What data should the HR department collect? 

In general, the HR team and executives both agree that collecting and measuring HR data and its impact is crucial for the companies. Besides, only things you can measure can be improved. 

When it comes to collecting data, foremost, it is important to measure employee satisfaction and turnover rate: 

  • how comfortable they feel in the team 
  • why they choose your company over another one
  • why people leave 
  • what makes them stay

Besides, employees’ feedback on new policies, training sessions, education video materials, team events, and more should be regularly collected to understand if the company is moving in the right direction. 

It’s important to collect data from different departments, from different employees, including applicants and new team members. For this purpose, there is a lot of performance management software, onboarding services, surveys, questionnaires, feedback-collecting, and analytics solutions. 

You can use data integration tools to collect HR data from different platforms if you prefer collecting information in various spreadsheets, set up a simple Airtable to Excel connection. However, in case you collect data from CRMs, data warehouses, and other platforms, you’ll require more advanced export/import options.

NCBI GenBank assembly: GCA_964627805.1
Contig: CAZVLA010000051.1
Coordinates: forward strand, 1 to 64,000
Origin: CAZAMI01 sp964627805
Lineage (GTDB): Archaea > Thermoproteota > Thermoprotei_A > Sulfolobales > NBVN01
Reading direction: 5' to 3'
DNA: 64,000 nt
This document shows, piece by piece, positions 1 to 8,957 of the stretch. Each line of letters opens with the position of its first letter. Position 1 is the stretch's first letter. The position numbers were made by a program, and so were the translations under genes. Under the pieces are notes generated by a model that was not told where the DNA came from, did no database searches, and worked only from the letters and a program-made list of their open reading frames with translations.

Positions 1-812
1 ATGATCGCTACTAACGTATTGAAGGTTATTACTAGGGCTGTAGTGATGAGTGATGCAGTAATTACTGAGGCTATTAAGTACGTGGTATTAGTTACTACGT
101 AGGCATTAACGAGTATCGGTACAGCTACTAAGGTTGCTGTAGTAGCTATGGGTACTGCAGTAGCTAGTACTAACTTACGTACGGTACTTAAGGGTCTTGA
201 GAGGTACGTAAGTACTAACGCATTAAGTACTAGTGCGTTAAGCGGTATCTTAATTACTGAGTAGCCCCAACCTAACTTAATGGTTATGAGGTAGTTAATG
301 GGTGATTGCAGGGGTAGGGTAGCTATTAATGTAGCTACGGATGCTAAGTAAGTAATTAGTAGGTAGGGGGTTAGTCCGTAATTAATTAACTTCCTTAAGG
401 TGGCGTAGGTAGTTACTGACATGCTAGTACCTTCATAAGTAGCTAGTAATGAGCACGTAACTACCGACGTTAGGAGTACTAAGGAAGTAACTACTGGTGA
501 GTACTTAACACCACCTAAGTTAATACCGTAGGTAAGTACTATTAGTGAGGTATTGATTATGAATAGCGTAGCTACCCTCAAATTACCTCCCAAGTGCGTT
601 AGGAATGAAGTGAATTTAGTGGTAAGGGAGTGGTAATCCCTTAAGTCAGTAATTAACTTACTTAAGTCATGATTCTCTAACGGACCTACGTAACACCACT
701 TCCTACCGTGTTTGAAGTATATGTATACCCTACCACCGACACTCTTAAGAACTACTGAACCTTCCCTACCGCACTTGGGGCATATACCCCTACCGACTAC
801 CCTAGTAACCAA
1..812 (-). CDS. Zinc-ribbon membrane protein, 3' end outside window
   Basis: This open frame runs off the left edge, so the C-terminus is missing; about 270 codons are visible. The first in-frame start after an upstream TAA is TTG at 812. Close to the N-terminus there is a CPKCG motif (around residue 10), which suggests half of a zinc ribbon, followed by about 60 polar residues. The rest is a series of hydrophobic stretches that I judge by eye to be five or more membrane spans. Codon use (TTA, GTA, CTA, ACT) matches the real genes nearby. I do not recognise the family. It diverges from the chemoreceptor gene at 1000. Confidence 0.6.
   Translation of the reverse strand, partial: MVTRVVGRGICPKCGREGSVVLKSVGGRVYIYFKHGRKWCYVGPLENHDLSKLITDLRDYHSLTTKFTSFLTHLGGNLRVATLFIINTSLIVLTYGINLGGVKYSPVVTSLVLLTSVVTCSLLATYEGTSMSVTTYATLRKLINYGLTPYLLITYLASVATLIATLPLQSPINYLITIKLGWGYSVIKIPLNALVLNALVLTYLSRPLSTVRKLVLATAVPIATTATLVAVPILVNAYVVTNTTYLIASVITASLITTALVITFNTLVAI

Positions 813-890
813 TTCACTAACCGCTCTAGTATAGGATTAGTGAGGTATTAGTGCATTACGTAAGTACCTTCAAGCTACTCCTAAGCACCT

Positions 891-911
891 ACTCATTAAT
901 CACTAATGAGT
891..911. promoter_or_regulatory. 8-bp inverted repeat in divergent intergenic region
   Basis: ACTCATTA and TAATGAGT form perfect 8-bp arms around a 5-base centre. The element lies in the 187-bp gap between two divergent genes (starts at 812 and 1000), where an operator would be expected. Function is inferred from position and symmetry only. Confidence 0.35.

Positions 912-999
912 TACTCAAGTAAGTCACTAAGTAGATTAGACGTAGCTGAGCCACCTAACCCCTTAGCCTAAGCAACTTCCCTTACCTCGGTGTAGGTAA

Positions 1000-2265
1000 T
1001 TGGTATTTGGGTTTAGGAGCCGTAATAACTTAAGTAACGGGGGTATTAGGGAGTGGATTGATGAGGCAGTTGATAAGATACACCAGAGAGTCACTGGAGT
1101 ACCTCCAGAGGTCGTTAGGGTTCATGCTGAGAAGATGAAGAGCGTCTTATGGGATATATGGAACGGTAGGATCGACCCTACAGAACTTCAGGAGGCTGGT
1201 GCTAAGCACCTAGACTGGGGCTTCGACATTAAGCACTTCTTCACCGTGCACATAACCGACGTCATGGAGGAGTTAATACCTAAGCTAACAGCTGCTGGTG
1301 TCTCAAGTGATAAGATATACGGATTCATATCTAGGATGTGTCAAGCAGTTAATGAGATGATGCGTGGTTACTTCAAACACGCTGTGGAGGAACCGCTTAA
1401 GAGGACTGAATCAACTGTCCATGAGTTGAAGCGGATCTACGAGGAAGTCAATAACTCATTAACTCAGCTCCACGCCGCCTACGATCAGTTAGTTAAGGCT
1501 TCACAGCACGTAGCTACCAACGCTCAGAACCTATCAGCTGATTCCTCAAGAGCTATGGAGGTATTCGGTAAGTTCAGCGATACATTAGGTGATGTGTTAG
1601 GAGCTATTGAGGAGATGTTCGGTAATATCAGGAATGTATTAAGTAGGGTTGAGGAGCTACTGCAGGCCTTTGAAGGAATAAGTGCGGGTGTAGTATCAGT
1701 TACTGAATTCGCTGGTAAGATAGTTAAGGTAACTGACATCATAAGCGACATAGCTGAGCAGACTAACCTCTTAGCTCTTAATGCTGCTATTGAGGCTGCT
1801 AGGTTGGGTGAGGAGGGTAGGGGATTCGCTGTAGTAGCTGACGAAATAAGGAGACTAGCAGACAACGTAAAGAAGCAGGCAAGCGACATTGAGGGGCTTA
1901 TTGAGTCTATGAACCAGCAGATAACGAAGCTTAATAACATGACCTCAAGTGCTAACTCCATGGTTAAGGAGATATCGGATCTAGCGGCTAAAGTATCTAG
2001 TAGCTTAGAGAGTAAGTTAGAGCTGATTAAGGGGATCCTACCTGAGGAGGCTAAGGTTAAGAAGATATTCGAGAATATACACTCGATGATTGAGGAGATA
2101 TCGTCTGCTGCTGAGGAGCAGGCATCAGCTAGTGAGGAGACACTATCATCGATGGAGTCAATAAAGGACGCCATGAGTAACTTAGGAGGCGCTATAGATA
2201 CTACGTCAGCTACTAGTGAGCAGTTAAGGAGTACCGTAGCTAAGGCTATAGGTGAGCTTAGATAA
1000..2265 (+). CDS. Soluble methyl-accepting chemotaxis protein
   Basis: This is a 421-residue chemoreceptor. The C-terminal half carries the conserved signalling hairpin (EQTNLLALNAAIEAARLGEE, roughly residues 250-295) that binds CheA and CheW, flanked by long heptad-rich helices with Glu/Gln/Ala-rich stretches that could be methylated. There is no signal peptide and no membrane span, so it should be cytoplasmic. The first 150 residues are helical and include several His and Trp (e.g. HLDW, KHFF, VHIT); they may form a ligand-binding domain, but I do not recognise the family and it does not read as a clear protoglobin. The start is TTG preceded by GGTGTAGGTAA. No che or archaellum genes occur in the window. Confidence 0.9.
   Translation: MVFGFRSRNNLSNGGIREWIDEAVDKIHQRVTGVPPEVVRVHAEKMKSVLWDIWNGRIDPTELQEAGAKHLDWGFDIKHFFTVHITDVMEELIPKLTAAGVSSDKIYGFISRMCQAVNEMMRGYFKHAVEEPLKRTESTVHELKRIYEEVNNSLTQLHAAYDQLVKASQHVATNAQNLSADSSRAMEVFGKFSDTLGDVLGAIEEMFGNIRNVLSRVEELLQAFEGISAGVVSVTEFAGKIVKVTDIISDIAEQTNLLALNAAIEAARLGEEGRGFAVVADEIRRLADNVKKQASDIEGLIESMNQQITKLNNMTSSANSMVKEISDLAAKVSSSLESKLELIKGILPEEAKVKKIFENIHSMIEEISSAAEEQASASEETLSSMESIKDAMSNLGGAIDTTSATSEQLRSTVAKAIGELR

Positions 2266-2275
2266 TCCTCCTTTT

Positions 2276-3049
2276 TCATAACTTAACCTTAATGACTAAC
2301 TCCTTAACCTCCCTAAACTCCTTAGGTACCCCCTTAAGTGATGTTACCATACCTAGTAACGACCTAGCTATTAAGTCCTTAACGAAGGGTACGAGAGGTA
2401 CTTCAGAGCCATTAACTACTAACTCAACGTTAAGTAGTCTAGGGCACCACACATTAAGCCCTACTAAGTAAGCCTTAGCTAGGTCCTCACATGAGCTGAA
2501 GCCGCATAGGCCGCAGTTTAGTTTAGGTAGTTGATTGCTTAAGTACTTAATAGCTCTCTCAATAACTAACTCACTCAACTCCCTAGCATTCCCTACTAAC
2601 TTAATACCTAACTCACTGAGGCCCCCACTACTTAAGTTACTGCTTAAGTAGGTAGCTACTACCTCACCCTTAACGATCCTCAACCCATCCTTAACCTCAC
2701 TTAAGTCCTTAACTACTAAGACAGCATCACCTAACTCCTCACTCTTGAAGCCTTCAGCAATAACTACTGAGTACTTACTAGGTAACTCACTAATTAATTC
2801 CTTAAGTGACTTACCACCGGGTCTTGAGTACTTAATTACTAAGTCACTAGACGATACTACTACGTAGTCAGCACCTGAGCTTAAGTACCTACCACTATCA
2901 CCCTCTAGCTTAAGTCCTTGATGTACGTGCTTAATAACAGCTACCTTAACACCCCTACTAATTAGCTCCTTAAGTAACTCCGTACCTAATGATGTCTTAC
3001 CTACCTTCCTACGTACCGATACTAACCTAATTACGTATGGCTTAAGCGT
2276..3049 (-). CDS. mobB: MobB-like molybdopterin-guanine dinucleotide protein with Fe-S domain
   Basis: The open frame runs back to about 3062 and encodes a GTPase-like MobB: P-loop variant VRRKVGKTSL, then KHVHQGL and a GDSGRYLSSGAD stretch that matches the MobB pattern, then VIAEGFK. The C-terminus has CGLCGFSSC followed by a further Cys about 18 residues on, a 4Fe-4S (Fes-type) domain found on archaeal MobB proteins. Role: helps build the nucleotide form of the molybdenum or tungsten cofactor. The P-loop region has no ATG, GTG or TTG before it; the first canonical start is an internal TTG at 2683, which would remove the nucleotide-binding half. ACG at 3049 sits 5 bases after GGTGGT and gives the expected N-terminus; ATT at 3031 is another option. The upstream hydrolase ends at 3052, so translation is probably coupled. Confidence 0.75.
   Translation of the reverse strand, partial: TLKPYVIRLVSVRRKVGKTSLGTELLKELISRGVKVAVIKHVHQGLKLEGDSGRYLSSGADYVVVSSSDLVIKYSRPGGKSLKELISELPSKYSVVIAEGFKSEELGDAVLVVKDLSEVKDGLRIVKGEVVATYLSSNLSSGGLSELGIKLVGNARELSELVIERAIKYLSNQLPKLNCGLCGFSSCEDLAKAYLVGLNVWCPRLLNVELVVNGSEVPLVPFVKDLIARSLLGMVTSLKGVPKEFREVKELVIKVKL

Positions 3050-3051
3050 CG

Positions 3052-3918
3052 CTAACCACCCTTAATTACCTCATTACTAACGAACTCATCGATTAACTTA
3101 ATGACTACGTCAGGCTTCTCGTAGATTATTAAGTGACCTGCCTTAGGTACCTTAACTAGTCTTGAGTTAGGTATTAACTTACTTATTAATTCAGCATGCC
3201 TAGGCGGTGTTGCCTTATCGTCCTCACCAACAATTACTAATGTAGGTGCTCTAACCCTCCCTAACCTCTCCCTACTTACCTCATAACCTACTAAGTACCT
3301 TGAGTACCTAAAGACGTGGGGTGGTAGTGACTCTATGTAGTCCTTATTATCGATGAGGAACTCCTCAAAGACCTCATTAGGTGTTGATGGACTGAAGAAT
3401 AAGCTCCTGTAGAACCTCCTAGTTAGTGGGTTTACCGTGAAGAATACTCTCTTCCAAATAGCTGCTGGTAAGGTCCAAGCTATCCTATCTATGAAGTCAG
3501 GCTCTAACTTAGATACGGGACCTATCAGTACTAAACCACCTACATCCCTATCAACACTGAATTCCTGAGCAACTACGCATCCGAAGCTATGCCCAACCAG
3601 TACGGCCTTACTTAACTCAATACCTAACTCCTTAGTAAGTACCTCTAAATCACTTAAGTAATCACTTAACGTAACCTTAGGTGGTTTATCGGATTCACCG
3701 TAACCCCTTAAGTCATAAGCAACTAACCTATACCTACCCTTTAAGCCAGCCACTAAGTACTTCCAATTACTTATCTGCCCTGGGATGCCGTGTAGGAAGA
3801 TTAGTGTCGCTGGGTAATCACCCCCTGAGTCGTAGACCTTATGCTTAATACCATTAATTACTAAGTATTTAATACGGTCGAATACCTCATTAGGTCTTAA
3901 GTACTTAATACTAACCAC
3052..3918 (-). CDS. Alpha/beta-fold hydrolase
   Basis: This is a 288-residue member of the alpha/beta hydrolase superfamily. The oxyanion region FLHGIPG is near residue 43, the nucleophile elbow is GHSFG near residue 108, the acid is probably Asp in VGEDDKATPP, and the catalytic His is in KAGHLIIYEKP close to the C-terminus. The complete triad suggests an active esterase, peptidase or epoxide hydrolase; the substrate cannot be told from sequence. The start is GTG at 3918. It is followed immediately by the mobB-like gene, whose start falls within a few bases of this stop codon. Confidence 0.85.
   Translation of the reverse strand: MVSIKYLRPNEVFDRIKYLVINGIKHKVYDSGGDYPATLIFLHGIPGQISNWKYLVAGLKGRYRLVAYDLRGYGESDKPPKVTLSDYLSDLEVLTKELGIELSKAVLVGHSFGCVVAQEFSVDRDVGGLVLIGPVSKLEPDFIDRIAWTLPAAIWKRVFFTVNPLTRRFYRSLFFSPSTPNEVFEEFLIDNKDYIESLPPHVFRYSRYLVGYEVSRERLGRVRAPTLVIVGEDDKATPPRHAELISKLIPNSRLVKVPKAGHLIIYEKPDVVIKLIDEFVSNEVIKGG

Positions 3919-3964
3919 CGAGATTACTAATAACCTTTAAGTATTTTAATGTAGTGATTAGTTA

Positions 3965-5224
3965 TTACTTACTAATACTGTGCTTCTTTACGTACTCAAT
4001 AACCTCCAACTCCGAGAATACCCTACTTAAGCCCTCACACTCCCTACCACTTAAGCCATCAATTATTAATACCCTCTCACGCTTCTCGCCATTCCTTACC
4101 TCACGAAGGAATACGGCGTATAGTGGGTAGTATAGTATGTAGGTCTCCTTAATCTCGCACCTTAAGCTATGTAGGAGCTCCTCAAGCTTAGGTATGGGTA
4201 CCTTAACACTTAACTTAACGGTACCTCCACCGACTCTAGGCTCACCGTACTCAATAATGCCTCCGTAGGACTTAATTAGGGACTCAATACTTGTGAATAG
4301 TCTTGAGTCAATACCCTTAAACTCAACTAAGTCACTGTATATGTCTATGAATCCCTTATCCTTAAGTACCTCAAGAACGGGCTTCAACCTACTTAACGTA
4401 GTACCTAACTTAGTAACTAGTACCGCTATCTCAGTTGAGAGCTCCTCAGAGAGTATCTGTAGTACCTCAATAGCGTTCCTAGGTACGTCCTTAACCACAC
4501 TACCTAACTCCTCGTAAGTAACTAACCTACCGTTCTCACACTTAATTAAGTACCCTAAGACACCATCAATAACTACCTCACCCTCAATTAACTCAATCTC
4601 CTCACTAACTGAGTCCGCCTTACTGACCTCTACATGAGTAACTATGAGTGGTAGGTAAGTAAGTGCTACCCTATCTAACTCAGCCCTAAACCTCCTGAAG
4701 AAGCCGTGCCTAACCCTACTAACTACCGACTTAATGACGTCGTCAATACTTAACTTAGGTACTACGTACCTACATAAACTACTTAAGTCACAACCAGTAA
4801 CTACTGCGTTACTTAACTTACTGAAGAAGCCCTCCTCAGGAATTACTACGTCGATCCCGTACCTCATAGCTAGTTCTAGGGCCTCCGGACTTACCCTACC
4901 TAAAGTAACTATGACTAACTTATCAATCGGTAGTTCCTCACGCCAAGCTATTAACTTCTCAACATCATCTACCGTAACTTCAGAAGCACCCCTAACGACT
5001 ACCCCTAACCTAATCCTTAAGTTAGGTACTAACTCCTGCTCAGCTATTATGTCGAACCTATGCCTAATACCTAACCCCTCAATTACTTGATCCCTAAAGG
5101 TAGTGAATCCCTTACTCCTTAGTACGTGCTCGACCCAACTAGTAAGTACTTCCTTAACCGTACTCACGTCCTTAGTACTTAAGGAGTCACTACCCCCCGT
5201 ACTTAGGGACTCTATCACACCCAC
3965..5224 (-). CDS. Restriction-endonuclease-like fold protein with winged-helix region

All in all, gather all possible performance and satisfaction data related to your employees. At the same time, collecting data is only half of the process. It’s critical to use this data correctly – to make your decisions in human resources.

Five reasons to make HR decisions driven by data

Let’s view five reasons why you need to empower your HR decisions with data.

1. You’ll boost recruitment

If you want to create a place to attract top talent, you need to foster an inclusive experience for employees. The latter will influence whether candidates stay at your company and feel valued or leave for good. 

Over 40% of people, according to McKinsey, turned down a company’s offer due to the organization’s lack of inclusion and engagement. 

organization value employees' competency
Source: McKinsey

Using data, you can understand ways of improving these engagement rates starting from the early stages of hiring.

Data analytics is a lifesaver for an optimized recruitment process, better candidate selection, and onboarding. 

For recruitment, data can provide insights into:

  • what reasons make candidates choose your company
  • what grabbed their attention in your vacancy description, ad, offer
  • what policies and benefits they value the most
  • what makes candidates leave their previous jobs
  • what worked for candidates during the selection process and onboarding 

Moreover, analyzing reasons and cases in the previous recruitment process is a way to boost future campaigns and get rid of those deteriorating factors that influenced your hiring success before.